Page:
Rebecca Rosen: What value should be attributed to professional judgement when it is pitted against customer expectations?

We need to find a way to deal with the touch-point between professional judgement and consumer sovereignty

At a couple of recent meetings I’ve attended, doctors have been berated for their ongoing failure to think of patients as customers; for the continued paternalism of the profession; and for its general failure to adapt to modern-day expectations.

One doctor responded by asking what value should be attributed to professional expertise and judgement when it is pitted against customer expectations?

The new NICE guidance on prescribing (or not prescribing) antibiotics for sore throats and the growing problem of antibiotic resistance throw this question into sharp relief.

In the last few months, I have had to refer two people with urine infections into hospital for intravenous antibiotics because all oral antibiotics had failed. I have not previously had to do this in 20 years as a GP so the consequences of increasing antibiotic resistance are feeling more and more tangible.

When it comes to sore throats, research suggests that if GPs make a clinical judgement (using explicit clinical criteria) on whether a patient with a sore throat needs antibiotics, they are right about 80% of the time. So one in five people who might benefit from antibiotics will be denied a prescription. While most untreated minor bacterial throat infections will go away in around a week, the risk of complications (such as tonsillar abscess) is lower, but not completely removed, if antibiotics are prescribed.  

So when a patient with a sore throat says they want antibiotics, I cannot say unequivocally that they do not need them. Only that, in my professional judgement, they are unlikely to benefit from them. Some patients are relieved to hear this. Others are up in arms that I am not giving them what they want.

Treatment plans can be negotiated in many ways: as customer-supplier encounters; peer-to-peer co-decisions, or paternalistic dictats. “Negotiation” may involve a couple of minutes of reasoned conversation, or a longer exploration of doctor and patient priorities linked to a hunt for common ground and a way to reconcile both views. It can also involve heated and emotionally draining interchanges.

I recently had a consultation with a patient requesting a specific test. I didn’t decline the request for a test but, after examining for an underlying cause, I suggested another management option. I suggested that if this didn’t work, we could review the situation and the patient could come back and I would order a test then. I was told that I am a “rubbish” doctor and a complaint would follow

In the same week, one of our GP registrars was berated by a patient and threatened with a complaint because she had refused to prescribe a medication. Was she unreasonable? The back story was that the patient had seen a private physician the previous day who had recommended the drug. This medicine requires regular monitoring and no letter had been received from the private doctor about who would do this. She would not prescribe without this information.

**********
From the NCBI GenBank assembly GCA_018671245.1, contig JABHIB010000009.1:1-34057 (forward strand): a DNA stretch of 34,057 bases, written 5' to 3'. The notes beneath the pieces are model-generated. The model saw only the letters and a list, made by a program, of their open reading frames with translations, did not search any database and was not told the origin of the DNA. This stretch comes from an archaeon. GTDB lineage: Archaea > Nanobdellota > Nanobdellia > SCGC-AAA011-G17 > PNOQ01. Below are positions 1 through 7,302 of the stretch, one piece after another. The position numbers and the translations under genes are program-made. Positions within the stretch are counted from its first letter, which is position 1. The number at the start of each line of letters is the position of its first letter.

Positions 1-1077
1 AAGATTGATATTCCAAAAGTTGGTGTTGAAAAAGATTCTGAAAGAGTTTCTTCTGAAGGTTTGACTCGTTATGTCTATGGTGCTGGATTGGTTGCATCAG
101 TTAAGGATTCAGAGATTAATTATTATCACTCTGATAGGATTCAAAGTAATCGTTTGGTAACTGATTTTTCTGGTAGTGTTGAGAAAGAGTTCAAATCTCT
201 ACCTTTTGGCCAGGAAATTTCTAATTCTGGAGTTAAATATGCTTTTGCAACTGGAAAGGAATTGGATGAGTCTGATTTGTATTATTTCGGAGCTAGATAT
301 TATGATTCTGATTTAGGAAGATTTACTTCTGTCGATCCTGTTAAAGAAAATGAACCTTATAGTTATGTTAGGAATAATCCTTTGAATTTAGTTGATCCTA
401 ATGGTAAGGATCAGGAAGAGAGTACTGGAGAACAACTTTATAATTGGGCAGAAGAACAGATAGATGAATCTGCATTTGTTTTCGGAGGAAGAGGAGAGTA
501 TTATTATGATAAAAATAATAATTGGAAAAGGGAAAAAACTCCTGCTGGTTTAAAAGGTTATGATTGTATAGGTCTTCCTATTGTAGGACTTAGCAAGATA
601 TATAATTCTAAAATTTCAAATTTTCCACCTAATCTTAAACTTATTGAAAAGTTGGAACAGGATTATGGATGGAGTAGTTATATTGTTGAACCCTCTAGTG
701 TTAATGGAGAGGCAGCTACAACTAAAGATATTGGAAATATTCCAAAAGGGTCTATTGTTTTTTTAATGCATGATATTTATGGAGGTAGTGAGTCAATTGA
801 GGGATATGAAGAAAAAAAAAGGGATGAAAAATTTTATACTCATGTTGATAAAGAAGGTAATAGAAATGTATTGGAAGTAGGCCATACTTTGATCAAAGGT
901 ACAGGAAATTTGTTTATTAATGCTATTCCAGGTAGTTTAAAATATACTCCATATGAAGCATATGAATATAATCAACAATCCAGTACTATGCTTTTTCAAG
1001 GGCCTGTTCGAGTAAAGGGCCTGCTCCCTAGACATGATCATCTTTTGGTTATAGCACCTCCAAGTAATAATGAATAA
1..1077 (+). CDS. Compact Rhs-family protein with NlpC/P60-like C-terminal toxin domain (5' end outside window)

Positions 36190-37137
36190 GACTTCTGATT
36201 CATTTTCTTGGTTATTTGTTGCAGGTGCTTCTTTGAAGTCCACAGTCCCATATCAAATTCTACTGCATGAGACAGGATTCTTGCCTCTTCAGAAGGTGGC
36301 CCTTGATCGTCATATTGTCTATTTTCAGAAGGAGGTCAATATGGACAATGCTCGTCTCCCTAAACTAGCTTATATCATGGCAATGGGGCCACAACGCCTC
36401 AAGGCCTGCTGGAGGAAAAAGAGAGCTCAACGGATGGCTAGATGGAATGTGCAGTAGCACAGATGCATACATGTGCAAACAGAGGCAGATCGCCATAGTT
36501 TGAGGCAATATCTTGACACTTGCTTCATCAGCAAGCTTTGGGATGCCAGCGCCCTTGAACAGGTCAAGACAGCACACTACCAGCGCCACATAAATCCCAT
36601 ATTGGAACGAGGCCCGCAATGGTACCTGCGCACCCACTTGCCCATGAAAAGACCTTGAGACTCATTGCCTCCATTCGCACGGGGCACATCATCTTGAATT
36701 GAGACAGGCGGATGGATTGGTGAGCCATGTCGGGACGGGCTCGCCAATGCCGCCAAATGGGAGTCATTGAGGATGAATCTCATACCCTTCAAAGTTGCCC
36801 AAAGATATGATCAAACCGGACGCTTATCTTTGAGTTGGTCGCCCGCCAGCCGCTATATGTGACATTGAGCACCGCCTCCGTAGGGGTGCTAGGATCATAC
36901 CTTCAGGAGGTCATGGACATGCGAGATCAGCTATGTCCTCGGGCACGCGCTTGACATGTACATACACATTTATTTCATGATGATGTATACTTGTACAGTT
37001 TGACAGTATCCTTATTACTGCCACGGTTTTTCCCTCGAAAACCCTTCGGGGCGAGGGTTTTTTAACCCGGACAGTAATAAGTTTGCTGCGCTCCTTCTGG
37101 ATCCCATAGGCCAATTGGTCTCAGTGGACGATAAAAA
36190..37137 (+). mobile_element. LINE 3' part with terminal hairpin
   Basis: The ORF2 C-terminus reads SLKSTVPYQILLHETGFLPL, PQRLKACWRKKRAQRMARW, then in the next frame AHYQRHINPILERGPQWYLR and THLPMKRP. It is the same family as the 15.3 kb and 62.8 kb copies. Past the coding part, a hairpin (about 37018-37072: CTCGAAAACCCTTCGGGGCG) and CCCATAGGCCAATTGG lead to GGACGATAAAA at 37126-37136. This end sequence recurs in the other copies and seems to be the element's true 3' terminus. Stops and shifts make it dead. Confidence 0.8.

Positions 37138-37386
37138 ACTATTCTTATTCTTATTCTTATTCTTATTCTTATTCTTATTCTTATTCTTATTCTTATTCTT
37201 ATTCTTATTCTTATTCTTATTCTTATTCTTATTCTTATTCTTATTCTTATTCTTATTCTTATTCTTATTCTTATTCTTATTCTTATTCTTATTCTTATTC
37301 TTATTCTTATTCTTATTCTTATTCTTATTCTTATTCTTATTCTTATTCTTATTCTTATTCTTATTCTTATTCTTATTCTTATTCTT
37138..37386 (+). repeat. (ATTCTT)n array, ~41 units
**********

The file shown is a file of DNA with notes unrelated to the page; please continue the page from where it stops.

In the end no complaint was made, but the whole episode took two to three hours of professional time and caused huge distress to an emerging GP.  

These are not regular occurrences, but they are becoming more common. And that’s not to say that every demand is unreasonable—there are plenty of times where poor organisation within practices and disconnections between hospital and community services cause delays and bureaucracy that would test the patience of a saint.  

But there are regular occasions when tensions go beyond expectations about good “customer service” into personal demands with implications for safety, equity, or public health. For the clinicians, they can result in a sense of discomfort and of not doing one’s job well, which is exhausting when it happens more and more frequently.

The national GP work-life survey—conducted every two years by researchers at Manchester University—identifies this sense of not being able to do one’s job well as a major cause of dissatisfaction in GPs. It is one of the many reasons why excellent GPs—who care passionately about doing a good job—are retiring early.

We may be building the pipeline of overseas GPs and pulling more graduates in after medical school, but will they stay if every week contains either tense stand-offs with consumer-patients or compromises of professional standards in pursuit of a quiet life?

So back to the new NICE guidance. They are predicated on asking GPs to act as guardians of both individual and population health. In the absence of near-patient testing for bacterial infection (which is not widely used in the NHS), they are asking GPs to exert their professional judgement in an era of consumer sovereignty.

Some patients are relieved to be told they don’t need antibiotics, but in my experience a majority really want them and a minority will push hard to get them. With access hubs, walk-in clinics, and video GP services, the chances are that if people shop around for long enough, they will end up with a prescription.

There is a growing public health risk with this touch-point between professional judgement and consumer sovereignty. We need to find a way to deal with it that works for both professionals and patients.

Rebecca Rosen is a senior fellow in Health Policy at the Nuffield Trust and a General Practitioner in Greenwich. She is also an accredited public health specialist. Her current policy interests include integrated care, primary care, new organisational models for general practice and NHS commissioning. 

Competing interests: None declared.